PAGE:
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Some thoughts on SharePoint and other random stuff

Improving your SPQuery performance on SharePoint

So many times I’ve seen my clients complaining about the performance of their Sharepoint sites. That of course collaborated to create a bad impression of the product. “The page takes too long to load” or “Web Parts with pagination are terrible” were some of their protests.

After the first contact with them, I usually asked for the source code to find out what was happening. It didn’t take too much to find out that almost every case there were happening due queries being made with SPList.Items property and followed by some LINQ query to filter the data.

An simple example of a method requesting all the List Items:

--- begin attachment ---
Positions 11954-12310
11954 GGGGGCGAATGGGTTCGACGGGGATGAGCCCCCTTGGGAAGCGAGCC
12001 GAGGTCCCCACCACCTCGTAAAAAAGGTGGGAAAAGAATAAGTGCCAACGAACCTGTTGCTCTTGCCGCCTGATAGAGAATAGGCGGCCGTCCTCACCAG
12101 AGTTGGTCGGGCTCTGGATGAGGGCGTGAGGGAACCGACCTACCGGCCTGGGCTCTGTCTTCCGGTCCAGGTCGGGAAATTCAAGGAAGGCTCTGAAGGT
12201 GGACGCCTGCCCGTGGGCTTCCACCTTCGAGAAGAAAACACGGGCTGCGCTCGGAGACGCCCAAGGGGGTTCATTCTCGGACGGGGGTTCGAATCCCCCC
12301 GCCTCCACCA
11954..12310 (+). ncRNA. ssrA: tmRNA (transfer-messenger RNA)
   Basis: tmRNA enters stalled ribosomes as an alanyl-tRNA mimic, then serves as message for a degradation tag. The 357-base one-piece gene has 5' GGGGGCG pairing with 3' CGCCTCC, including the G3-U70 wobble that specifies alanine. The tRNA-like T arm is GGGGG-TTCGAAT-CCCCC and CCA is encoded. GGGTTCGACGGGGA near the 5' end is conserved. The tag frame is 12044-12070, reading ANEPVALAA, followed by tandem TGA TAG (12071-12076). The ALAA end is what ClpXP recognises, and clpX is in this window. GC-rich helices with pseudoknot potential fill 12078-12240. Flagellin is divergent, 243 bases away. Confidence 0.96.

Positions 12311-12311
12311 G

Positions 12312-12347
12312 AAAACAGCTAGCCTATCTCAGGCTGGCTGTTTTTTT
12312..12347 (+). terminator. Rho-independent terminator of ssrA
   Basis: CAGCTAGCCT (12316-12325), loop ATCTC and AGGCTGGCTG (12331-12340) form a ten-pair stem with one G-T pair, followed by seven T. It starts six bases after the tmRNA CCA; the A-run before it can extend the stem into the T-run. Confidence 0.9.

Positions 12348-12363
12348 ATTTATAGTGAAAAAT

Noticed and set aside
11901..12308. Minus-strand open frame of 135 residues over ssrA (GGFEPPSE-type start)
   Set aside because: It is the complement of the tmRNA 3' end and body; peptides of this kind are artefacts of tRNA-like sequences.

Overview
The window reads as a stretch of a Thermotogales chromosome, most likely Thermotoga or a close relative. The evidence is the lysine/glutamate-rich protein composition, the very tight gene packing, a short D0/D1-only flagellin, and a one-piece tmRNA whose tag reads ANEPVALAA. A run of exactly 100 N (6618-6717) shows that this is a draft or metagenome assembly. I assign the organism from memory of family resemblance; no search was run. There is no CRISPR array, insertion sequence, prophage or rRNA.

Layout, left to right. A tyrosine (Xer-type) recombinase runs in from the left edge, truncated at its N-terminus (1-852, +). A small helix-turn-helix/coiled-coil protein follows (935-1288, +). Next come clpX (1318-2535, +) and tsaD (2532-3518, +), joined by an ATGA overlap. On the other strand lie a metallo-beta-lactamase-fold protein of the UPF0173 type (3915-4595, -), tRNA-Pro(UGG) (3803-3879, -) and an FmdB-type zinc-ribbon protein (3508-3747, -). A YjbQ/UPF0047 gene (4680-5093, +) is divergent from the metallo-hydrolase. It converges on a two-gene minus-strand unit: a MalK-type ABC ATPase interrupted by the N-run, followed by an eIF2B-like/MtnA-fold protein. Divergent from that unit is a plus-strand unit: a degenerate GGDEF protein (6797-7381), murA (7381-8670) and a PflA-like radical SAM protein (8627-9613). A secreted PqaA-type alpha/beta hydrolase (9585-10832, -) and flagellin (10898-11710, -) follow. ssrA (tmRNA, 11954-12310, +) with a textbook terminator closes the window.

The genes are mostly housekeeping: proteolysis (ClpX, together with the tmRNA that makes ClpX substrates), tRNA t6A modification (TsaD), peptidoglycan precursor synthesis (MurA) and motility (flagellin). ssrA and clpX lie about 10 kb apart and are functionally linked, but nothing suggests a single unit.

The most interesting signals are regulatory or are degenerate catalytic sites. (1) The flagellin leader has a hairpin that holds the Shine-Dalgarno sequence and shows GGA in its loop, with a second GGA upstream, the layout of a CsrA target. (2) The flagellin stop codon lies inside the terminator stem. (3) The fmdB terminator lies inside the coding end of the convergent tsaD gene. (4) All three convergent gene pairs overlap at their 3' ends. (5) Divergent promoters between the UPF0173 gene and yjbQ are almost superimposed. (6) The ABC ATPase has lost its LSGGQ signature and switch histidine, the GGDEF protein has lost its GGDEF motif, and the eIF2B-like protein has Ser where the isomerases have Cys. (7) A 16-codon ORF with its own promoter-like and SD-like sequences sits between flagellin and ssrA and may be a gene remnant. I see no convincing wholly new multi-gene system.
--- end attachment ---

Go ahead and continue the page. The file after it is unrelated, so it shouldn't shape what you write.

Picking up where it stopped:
But as everyone know we can explore the SPQuery properties to use Collaborative Application Markup Language (CAML) to help on achieving better queries with improved performance. But the SPQuery isn’t just about CAML… there is a lot of options that can be used like:

RowLimit: sets a limit for the items being returned in your query. It can be interpreted as a SELECT TOP from SQL. This option is great in cases when you need to check if a list contains items or to prevent problems with List View Threshold:

ViewFields: it helps on defining which fields are going to be returned in your query. If a list contains 30 fields and we just need to show the ID, Title and Creation Date, you can define those fields and increase the page response. After all, we can compare it as a SELECT * and a SELECT Id, Title, Created from SQL.

ListItemCollectionPosition: this option allows you to search items organized by position based on the ID. It’s great for pagination and to overcome problems List View Threshold:

As always, thanks for reading.

References:
Best Practices: Common Coding Issues When Using the SharePoint Object Model
SPQuery Members

1 Comment

  1. Realmente potencializa o desempenho da consulta!

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